Eric Ways was recruited to the University of Notre Dame on full scholarship for Track and Field after graduating from Woodberry Forest School in Virginia as a state champion with his times in the 300m dash and 500m dash ranking fourth and fifth in the United States, respectively. At Notre Dame, Ways has a school record in the 4x400 meter relay that he help set as a freshman at the NCAA National Track and Field Championship. At 19, he was cast to star in his first feature film and now graduating from Notre Dame with the "Department Chair's Prize" in Film, Television, and Theater. Ways also narrated the commercial for Notre Dame's "Boldly ND" fundraising campaign and he will be starring in a feature film in the Berlin Around International Film Festival in December.
The Lesson That Changed My Life
Eric: If you can't deal with disappointment, you'll never know what you can do on your own if you put your mind to it.
I grew up in a small suburb of Indianapolis called Fishers, Indiana with my mom and my older brother, Aubrey. And, yeah, life was great. We had a great neighborhood. I had tons of friends in my neighborhood. In 2008, my mom lost her job so we had to move to North Carolina. And what I learned was, at a young age, that you always have to adapt to things, things are going to be happening in your life, and you never know where you're going to go, but you just have to kind of go with the flow.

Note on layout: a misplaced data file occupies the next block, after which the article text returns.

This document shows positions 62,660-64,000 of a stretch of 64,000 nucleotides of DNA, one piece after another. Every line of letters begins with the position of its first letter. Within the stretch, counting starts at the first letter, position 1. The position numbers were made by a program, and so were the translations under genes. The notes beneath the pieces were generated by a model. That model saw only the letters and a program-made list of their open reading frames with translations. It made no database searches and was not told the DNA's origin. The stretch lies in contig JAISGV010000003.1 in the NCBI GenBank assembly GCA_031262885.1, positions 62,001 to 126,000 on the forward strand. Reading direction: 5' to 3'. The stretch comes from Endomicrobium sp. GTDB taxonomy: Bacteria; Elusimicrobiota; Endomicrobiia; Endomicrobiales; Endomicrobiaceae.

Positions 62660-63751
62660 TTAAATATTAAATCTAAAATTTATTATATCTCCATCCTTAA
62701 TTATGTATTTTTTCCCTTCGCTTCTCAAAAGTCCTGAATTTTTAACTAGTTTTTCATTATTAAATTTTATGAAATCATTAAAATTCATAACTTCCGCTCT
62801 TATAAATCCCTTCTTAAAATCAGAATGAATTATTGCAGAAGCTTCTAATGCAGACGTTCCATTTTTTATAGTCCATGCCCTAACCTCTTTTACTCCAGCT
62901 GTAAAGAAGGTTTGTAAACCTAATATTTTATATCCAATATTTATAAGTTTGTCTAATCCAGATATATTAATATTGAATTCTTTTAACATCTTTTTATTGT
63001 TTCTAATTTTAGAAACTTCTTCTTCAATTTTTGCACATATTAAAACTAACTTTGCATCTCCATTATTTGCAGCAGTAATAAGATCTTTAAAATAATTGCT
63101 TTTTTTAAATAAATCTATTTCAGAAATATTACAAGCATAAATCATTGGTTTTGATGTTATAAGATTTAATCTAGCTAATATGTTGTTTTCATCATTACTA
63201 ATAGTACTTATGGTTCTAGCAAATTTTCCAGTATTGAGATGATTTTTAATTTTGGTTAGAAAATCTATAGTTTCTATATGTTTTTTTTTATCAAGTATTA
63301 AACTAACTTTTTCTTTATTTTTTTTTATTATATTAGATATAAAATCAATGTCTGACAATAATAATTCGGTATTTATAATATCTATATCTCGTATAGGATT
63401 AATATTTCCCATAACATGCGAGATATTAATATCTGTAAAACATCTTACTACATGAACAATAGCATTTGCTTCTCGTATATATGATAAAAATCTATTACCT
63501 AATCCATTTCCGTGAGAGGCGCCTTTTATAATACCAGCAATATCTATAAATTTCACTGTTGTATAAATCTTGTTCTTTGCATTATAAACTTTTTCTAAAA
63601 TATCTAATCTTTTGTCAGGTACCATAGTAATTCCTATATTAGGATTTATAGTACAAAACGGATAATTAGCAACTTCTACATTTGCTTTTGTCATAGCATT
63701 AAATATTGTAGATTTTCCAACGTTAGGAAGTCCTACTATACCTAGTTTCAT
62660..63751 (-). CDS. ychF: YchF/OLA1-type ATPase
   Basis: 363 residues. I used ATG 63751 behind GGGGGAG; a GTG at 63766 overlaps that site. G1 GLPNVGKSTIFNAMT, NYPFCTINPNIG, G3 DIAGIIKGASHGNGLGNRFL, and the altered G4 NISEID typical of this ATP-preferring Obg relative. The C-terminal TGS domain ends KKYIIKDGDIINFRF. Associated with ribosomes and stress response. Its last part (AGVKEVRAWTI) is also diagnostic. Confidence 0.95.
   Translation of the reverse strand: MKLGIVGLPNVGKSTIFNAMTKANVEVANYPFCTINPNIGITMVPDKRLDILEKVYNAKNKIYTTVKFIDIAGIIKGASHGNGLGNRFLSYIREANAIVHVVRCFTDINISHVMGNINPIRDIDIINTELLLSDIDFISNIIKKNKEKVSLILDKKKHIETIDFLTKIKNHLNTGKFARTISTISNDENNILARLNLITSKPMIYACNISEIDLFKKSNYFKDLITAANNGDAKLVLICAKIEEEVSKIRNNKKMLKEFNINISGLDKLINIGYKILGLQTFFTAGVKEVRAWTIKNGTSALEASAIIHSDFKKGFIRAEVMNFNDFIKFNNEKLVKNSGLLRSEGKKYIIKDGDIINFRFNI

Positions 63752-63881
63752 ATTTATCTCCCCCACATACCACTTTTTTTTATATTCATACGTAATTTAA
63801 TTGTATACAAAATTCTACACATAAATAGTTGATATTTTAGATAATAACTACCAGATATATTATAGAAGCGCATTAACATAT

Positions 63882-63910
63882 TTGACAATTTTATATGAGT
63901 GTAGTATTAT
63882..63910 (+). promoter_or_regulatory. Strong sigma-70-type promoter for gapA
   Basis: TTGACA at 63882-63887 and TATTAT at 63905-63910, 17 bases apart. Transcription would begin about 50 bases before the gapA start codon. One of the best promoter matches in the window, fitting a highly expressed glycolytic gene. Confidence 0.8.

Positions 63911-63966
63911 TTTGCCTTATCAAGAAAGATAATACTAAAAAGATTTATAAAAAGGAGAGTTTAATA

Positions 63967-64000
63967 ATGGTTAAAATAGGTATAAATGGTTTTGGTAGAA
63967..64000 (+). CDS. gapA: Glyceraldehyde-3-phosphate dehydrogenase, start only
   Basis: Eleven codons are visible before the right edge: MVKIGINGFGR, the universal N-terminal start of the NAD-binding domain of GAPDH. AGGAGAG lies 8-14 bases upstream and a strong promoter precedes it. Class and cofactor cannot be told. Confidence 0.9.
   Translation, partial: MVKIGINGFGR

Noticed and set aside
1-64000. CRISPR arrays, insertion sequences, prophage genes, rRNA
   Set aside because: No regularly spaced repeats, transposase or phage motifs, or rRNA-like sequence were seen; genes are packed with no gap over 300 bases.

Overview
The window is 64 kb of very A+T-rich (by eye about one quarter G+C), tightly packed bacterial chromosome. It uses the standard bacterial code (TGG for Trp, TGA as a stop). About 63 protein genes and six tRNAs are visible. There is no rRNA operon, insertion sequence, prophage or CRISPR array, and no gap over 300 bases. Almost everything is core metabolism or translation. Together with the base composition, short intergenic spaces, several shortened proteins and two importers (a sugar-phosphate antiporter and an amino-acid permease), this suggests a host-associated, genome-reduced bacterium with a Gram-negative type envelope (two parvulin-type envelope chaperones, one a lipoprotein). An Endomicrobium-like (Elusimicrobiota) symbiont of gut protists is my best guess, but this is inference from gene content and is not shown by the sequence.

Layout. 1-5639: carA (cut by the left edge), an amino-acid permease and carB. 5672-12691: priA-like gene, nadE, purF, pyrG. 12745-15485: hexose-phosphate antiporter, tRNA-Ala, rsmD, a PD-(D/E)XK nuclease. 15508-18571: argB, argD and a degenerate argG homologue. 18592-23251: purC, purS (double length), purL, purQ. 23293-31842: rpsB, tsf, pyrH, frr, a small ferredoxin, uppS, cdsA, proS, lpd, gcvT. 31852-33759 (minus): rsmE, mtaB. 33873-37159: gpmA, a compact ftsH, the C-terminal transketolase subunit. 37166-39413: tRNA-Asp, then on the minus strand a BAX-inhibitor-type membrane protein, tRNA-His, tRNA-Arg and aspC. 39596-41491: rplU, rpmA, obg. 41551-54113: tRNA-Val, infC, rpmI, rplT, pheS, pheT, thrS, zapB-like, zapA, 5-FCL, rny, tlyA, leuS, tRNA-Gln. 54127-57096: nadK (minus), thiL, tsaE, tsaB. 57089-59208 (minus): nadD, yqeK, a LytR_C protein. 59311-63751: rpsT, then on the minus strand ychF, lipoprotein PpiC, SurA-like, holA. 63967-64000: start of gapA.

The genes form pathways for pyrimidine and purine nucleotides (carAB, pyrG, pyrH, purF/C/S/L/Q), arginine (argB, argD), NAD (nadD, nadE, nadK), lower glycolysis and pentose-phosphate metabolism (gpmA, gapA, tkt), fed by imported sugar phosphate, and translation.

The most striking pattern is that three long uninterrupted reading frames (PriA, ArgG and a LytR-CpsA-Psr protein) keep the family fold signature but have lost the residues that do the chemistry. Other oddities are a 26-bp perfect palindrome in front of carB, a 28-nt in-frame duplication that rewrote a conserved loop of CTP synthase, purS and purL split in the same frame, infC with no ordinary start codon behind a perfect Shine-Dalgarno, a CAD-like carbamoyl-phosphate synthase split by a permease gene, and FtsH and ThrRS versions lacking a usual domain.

The only thing that stands in between us and what we want to do is fear. Fear is our worst enemy. We can't let fear control our lives. If I had been too afraid to make that introduction, that decision, that choice, I would not be where I am today. Fear is the only thing that stops you from doing what you want to do in life. If we can't be excellent in all the things that we do, if we're not under pressure, if we're not often disappointed. If you can't do anything under pressure, then you'll never be strong. And if you can't deal with disappointment, you'll never know what you can do on your own if you put your mind to it. And so one life lesson is just to always look fear in the eye and accept it.